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Arts & Culture Alliance to present "War of the Lawn Ornaments" by Alan Finch and Denise Stewart-Sanabria

"Leda and the Swan" (Lomography cross processed photography, pigment print on rag paper) by Denise Stewart-Sanabria.

KNOXVILLE –- The Arts & Culture Alliance will present a new exhibition entitled "War of the Lawn Ornaments," an investigative, interactive exhibit by local artists Alan Finch and Denise Stewart-Sanabria. The exhibition will be displayed in the Balcony at the Emporium Center in downtown Knoxville from March 2-30, 2012 with an opening reception as part of First Friday activities on March 2 from 5:00-9:00 PM.

Five thousand years ago, in Mesopotamia, marble sculptures of giant bunnies and the god Enlil stood before a rural stone house. Not really. Or did they? Yard art has surely been around for a long time in the gardens of countless cultures in both divine and tasteless form. In our own country it has ranged from the spiritual to the tacky to the offensive. Who made these concrete icons originally? What was their motivation? Why do people persist in buying certain statues that seem to celebrate shameful moments in our country's history? Are frogs really that cute? Why do only Catholics put Madonnas in their yards, but Protestants like St. Francis in their gardens? Do little boys really urinate into giant shells?

Last year, Clinton artist Alan Finch stumbled upon a remote find of almost Pompeian magnitude. Though never covered in volcanic ash, and in fact still in business, it had the air of a lost time and culture. It needed the kind of anthropological investigation only artists can manage. He contacted Knoxville artist Denise Stewart-Sanabria and proposed a collaborative project: the "War of the Lawn Ornaments". Using mainly alternative photo processes, such as lomography, pinhole, and I-pad images, they documented the undisclosed site, adding dioramas and found object installations to fully capture the depth of the experience. Warning: This is an investigative exhibit containing images that made the artists cringe and occasionally declare "WTF"?

This exhibit is being exuberantly funded by The Society for the Preservation of Lawn Art, which is located in another undisclosed location in the Greater Appalachia region.

"Let's pick up a couple of chicks" (digital photograph printed on metal paper) by Alan Finch

Native Oak Ridger, Alan Finch, has been active in the East Tennessee arts community for over 25 years. His paintings, sculpture, and photography have been included in numerous local, regional, and national exhibitions. Finch founded two art groups, Group W and Kaleidoscope, and he has curated exhibitions across the state. He will be guest curator for a Kaleidoscope show at the Oak Ridge Art Center next March. Alan and his wife Darlene live in Clinton. For more information on Alan Finch, visit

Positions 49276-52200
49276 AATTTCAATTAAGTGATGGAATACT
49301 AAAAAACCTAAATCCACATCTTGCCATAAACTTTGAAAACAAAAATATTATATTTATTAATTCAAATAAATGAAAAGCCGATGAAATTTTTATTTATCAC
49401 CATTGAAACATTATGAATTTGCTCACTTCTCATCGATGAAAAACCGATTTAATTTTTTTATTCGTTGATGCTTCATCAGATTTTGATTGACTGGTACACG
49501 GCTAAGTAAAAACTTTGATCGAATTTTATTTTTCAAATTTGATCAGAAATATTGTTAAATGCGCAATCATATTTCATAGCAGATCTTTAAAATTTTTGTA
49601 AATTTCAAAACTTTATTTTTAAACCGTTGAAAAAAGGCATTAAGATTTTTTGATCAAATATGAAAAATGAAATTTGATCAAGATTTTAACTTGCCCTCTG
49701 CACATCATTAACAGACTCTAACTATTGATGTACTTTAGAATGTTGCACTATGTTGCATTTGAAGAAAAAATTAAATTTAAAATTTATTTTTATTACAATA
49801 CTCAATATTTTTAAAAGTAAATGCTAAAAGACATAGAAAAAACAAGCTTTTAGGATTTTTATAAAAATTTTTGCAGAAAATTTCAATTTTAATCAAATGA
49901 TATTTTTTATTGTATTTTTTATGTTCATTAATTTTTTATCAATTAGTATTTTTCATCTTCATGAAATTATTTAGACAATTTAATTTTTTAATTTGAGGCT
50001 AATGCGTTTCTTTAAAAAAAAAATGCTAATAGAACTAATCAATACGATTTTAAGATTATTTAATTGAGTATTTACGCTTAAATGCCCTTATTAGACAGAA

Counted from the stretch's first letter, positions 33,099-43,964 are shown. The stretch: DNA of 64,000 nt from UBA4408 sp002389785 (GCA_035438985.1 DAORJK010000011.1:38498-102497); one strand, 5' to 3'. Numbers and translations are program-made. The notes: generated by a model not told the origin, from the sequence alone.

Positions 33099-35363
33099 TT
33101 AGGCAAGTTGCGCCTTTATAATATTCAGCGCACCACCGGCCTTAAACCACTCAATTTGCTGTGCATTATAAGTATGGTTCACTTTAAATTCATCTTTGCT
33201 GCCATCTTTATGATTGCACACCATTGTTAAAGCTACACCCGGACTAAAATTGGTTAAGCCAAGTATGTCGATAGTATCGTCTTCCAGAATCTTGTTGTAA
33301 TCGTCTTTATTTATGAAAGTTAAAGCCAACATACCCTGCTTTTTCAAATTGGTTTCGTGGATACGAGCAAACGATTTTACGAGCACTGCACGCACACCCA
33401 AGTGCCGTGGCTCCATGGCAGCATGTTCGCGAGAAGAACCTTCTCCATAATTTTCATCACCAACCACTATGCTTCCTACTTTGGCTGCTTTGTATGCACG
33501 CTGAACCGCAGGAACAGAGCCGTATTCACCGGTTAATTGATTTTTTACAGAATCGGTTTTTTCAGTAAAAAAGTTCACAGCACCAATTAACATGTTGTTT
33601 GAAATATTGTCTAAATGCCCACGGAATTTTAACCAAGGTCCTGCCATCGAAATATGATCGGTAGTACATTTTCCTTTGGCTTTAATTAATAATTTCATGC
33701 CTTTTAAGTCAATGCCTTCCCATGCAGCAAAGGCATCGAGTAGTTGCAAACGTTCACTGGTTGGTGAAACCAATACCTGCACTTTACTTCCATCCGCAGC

Denise Stewart-Sanabria was born in Massachusetts and received her BFA in Painting from the University of Massachusetts/Amherst. She has lived in Knoxville since 1986. Sanabria paints both hyper-realist "portraits" of everything from produce to subversive jelly donuts, and full-scale, cut-out charcoal on plywood portraits of contemporary people that she uses to create conceptual installations. Recent exhibits include: "Continuare: The Figurative Tradition in Contemporary Art" at Ewing Gallery at the University of Tennessee, Knoxville; the 55th Mid-States Art Exhibition, Evansville Museum of Art, Evansville, IN; "Quantum Confusion" at Appalachian Center for Craft at Tennessee Tech, Smithville, TN; "The American Still Life: Yesterday and Today," The Bascom, Highlands, NC; "In the Flesh," Target Gallery, Torpedo Factory, Alexandria, VA; and the "26th Tallahassee International", at the Florida State Museum of Fine Arts. Stewart-Sanabria also writes exhibit reviews for Number, an independent arts journal from Memphis, Art Papers, and Art Now Nashville. For more information on Denise Stewart-Sanabria, visit

"War of the Lawn Ornaments" will be displayed in the Balcony at the Emporium Center, 100 S. Gay Street. Gallery hours are Monday-Friday 9:00 AM – 5:00 PM with additional hours on Saturday, March 3, from 11:00 AM – 3:00 PM. For more information, please contact the Arts & Culture Alliance at (865) 523-7543, or visit the Web site at

Published February 17, 2012

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